The River Torrens, or Karrawirra Parri, has long been the meeting place for the Kaurna people. Karrawirra Parri means “river of the Red Gum forest”, acknowledging the dense eucalyptus forest that lined the banks of the river prior to European settlement.
Still today the tradition remains that the river is a hub of social activity, and a range of activities along the banks and on the waters largely contribute to the happiness and wellbeing of the city.
On Torrens Lake, which is a section of the river from the Weir to Frome Street Bridge, rowing, dragon boat racing and canoeing or kayaking are all popular. Torrens Lake is managed by the City of Adelaide, so there are a number of different commercial tour operators who operate on it.
If swimming is more your activity of choice when it comes to watersports, it goes without saying that heading for a dip at one of Adelaide’s beaches is worth trying out. However, do please be aware that you should never swim in an area that isn’t patrolled. Most Adelaide’s beaches are low-risk and don’t have big ‘breaks’, but like anything in nature, the ocean can be unpredictable so please always take care.
A little further out from Adelaide are some famous surfing spots if you want to try your hand at that. Kangaroo Island is home to South Australia’s most famous surfing beaches but just 45 mins outside of Adelaide is the stunning Fleurieu Peninsula, a hidden paradise that is perfect for a surfing weekend away. Again, whilst it’s fantastic you can take advantage of the beautiful beaches you’re living amongst, remember to take precaution when getting out in the ocean, especially if you’re not an experienced swimmer or surfer.
If you’d feel a little more confident in a pool rather than sea, then there are some wonderful facilities right in the centre of the CBD: Adelaide Aquatic Centre is on Jeffcott Road and stays open until 9pm most nights. Unley Swimming Centre on Ethel Street in South Adelaide, iSwim @ Imanuel and Marion Outdoor Pool are all other popular options.
Yoga and Wellbeing
Yoga and other slower-paced exercises that focus as much on your spiritual state as well as your physical state, are becoming more and more popular around the world.
There are plenty of yoga studios in the heart of the city, and more as you step outside into Adelaide’s suburbs. There are also plenty of yoga classes held down on Adelaide’s famous beaches: our favourite is down at Henley Square, on Wednesdays and Sundays, so you can practise your calm as the sun rises over Henley Beach.
Yoga Theory has a strong affiliation with the University and has run classes for Adelaide University Yoga Society since 2014. You’ll be pleased to know prices for these classes are kept low to make them more accessible for students.
Given the smooth, peaceful pace of life we proudly talk of in Adelaide, you may be surprised to hear that abseiling and rock-climbing are two of Adelaide’s most popular past times.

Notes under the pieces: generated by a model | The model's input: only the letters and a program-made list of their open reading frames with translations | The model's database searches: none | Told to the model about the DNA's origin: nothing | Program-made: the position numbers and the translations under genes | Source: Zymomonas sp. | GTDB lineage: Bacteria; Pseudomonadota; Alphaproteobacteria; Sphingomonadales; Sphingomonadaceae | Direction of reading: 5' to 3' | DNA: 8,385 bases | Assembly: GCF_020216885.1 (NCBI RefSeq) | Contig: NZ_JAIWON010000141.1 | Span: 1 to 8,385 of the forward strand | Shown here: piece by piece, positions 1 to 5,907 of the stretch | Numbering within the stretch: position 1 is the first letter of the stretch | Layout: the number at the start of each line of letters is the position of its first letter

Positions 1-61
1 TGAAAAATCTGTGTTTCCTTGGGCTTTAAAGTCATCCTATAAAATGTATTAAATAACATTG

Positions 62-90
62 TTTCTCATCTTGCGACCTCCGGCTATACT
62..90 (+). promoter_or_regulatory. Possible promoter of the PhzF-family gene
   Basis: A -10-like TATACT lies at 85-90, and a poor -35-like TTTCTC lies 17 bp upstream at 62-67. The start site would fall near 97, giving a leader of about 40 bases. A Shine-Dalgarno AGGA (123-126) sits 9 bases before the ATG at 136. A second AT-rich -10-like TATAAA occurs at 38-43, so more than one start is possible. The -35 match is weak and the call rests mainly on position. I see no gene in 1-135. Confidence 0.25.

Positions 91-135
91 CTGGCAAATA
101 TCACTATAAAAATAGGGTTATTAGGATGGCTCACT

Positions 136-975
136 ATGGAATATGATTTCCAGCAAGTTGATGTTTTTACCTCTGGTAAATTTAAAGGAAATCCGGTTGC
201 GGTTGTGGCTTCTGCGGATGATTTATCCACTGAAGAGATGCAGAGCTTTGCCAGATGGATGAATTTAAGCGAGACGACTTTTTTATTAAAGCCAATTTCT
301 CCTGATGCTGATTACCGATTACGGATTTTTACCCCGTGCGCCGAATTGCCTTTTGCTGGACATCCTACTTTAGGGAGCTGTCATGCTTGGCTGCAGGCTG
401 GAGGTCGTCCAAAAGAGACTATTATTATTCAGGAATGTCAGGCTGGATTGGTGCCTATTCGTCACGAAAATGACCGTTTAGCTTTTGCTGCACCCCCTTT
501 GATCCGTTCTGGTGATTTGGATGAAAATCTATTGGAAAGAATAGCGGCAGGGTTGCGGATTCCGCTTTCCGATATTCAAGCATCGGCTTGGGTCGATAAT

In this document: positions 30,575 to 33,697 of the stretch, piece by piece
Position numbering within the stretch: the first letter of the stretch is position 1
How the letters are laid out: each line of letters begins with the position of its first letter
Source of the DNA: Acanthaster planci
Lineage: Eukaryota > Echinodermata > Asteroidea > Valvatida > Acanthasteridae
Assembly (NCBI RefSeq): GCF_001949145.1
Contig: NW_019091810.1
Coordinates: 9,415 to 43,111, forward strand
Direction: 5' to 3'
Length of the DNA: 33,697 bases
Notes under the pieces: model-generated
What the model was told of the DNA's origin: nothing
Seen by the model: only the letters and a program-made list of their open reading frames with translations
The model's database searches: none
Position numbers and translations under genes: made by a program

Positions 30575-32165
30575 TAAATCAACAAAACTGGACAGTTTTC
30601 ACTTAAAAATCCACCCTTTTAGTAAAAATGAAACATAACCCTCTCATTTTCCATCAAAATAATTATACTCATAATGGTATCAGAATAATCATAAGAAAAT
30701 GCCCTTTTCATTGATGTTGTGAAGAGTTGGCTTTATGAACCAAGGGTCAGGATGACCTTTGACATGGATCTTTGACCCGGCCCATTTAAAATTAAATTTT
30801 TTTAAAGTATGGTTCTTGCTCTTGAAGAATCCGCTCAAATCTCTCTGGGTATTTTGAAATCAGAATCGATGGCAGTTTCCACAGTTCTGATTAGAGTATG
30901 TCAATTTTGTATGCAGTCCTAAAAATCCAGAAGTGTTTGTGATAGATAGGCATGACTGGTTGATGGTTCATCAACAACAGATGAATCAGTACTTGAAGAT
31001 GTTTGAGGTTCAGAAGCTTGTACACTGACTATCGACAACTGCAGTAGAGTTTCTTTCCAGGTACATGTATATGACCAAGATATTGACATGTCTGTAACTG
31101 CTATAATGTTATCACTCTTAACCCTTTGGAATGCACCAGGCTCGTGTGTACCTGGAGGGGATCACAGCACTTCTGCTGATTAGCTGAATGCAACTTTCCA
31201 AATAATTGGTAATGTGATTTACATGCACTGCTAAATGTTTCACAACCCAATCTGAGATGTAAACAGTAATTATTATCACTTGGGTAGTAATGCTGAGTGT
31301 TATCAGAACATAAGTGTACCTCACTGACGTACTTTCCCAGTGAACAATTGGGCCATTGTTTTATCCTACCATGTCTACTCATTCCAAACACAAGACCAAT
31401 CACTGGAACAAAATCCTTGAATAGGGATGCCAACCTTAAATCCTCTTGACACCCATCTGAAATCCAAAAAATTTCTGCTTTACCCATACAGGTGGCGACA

Morialta Conservation Park is home to one of the state’s best-known rock-climbing crags: the adrenaline-packed activity has incredible views over the Adelaide cityscape and St Vincent Gulf.
You only need courage and determination when you go rock-climbing or abseiling here: no experience necessary as you’ll be accompanied by a technical expert who will provide all of the instruction and equipment you’ll need. There are climbs for various different levels, depending on the experience you’re looking for, so don’t feel pressured to push yourself if you don’t feel comfortable! The number one rule for adventure sports is to stay safe and have fun.
For those of you who just prefer a clean and simple work out session that you can fit into your daily routine, there are so many gyms in healthy-living Adelaide, you don’t need to always be outside in the parks and on the beaches! Whether you’re looking for a fitness class or a straightforward weights session, there will be a gym in the CBD for you where you will meet like-minded, health-conscious folk.
The Fitness Hub at the University is an accessible, fully equipped gym on campus that offers huge discounts to students. There are personal trainers available, as well as a free weights area, cardio equipment, a women’s only area, studio space for HIIT, boxing and Zumba classes, a spin studio…the list goes on!
With over 125 years of sporting history, the University of Adelaide has a proud reputation for producing sporting greats, including Olympians, Politicians and famous Medical Practitioners. For example, Dr Hugh Cairns, the neurosurgeon whose research brought about laws regarding the mandatory wearing of motorcycle helmets for military and civilian motorcyclists, played for the University Lacrosse team in 1917.
There are multiple different sports on offer for you to try out at the university and absolutely any ability is invited to come and see whether you enjoy yourself. From the more commonly heard of sports such as athletics, cricket, squash and tennis, to the lesser-known scuba diving, Kendo or Wing Chun Kung Fu, why not come along and see whether there’s a sport out there for you? If nothing else, you may meet a bunch of new friends.